void
put(distributed_property_map pm, const key_type& key, const value_type& value);

Places the given value associated with key into property map pm. If the key refers to data stored locally, the value is immediately updates. If the key refers to data stored in a remote process, updates (or creates) a local ghost cell containing this value for the key and sends the new value to the owning process. Note that the owning process may reject this value based on the reduction operation, but this will not be detected until the next synchronization step.


void
local_put(distributed_property_map pm, const key_type& key, const value_type& value);

Equivalent to put(pm, key, value), except that no message is sent to the owning process when the value is changed for a nonlocal key.


void synchronize(distributed_property_map& pm);

Synchronize the values stored in the distributed property maps. Each process much execute synchronize at the same time, after which the ghost cells in every process will reflect the actual value stored in the owning process.


void request(distributed_property_map pm, const key_type& key);

Request that the element "key" be available after the next synchronization step. For a non-local key, this means establishing a ghost cell and requesting.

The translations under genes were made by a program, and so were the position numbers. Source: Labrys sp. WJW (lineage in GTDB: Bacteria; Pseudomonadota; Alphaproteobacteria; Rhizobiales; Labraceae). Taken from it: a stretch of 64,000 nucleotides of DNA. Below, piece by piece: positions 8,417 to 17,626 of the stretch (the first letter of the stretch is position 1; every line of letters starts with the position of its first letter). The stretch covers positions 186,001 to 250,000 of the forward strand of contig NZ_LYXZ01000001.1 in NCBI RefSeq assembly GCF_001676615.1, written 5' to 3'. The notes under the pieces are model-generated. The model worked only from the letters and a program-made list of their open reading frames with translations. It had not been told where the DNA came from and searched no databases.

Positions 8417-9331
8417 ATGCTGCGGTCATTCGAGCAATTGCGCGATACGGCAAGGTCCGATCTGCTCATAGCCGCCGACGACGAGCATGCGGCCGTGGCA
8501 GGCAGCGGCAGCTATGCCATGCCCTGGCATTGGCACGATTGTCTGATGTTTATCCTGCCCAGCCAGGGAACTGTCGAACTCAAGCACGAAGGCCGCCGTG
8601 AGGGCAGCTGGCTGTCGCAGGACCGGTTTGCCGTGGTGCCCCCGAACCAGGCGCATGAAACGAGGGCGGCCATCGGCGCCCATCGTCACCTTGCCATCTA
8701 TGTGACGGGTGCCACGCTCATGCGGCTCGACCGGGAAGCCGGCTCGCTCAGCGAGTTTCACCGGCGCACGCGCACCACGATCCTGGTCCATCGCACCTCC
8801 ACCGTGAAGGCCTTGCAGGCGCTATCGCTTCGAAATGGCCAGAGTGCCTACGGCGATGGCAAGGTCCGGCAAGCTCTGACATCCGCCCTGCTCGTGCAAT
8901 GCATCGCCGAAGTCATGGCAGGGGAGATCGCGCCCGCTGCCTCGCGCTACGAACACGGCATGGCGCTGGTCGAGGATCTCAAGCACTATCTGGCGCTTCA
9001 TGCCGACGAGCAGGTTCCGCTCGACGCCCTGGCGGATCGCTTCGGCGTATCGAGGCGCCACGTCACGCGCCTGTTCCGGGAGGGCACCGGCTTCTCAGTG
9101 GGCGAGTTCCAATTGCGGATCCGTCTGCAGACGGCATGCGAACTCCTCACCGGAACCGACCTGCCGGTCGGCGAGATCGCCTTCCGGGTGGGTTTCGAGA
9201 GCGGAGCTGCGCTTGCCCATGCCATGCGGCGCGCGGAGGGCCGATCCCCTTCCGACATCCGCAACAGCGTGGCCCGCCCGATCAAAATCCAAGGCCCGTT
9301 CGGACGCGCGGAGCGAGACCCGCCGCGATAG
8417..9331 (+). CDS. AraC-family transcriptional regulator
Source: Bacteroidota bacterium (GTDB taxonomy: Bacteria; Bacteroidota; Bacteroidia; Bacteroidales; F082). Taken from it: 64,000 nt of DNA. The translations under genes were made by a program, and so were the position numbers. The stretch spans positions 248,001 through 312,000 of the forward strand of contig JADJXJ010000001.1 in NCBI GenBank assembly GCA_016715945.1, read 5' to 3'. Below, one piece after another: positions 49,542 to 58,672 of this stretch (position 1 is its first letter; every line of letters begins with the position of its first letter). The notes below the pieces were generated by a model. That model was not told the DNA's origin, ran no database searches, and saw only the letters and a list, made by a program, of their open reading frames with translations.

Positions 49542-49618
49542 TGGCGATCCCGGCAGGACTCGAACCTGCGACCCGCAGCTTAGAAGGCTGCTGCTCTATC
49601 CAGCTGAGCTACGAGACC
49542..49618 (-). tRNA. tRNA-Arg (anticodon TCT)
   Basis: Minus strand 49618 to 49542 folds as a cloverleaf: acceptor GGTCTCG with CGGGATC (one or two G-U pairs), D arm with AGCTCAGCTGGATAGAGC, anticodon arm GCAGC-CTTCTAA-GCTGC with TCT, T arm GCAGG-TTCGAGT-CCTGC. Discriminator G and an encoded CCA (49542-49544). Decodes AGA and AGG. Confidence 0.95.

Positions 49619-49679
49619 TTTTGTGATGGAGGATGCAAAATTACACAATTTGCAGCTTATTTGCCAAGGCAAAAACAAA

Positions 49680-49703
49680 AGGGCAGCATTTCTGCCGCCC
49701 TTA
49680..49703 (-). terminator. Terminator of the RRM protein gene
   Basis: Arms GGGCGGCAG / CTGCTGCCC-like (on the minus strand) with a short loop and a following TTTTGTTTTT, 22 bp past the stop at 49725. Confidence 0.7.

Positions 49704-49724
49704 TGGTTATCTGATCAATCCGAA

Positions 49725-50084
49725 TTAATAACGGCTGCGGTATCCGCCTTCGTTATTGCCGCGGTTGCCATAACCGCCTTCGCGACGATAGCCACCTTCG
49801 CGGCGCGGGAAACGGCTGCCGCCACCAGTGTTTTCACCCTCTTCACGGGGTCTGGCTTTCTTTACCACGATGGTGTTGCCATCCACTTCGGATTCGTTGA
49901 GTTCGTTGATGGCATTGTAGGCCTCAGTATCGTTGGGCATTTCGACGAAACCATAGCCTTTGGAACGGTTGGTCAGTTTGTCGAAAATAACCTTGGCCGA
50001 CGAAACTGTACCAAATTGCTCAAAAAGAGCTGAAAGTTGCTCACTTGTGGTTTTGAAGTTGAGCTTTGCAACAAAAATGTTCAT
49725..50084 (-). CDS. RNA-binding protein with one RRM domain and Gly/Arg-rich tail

template<typename Key, typename ProcessGroup, typename LocalPropertyMap>
distributed_property_map<ProcessGroup, LocalPropertyMap, Key>
make_distributed_property_map(const ProcessGroup& pg, LocalPropertyMap pmap);

template<typename Key, typename ProcessGroup, typename LocalPropertyMap,
         typename Reduce>
distributed_property_map<ProcessGroup, LocalPropertyMap, Key>
make_distributed_property_map(const ProcessGroup& pg, LocalPropertyMap pmap,
                              Reduce reduce);

Create a distributed property map over process group pg and local property map pmap. A default reduction operation will be generated if it is not provided.

Distributed iterator property map

The distributed iterator property map adaptor permits the creation of distributed property maps from random access iterators using the same syntax as non-distributed iterator property maps. The specialization is based on a local property map, which contains the indices for local descriptors and is typically returned to describe the vertex indices of a distributed graph.

Synopsis

template<typename RandomAccessIterator, typename ProcessGroup,
         typename GlobalKey, typename LocalMap, typename ValueType,
         typename Reference>
class iterator_property_map<RandomAccessIterator,
                            local_property_map<ProcessGroup, GlobalKey, LocalMap>,
                            ValueType, Reference>
{
public:
  typedef local_property_map<ProcessGroup, GlobalKey, LocalMap> index_map_type;

  iterator_property_map();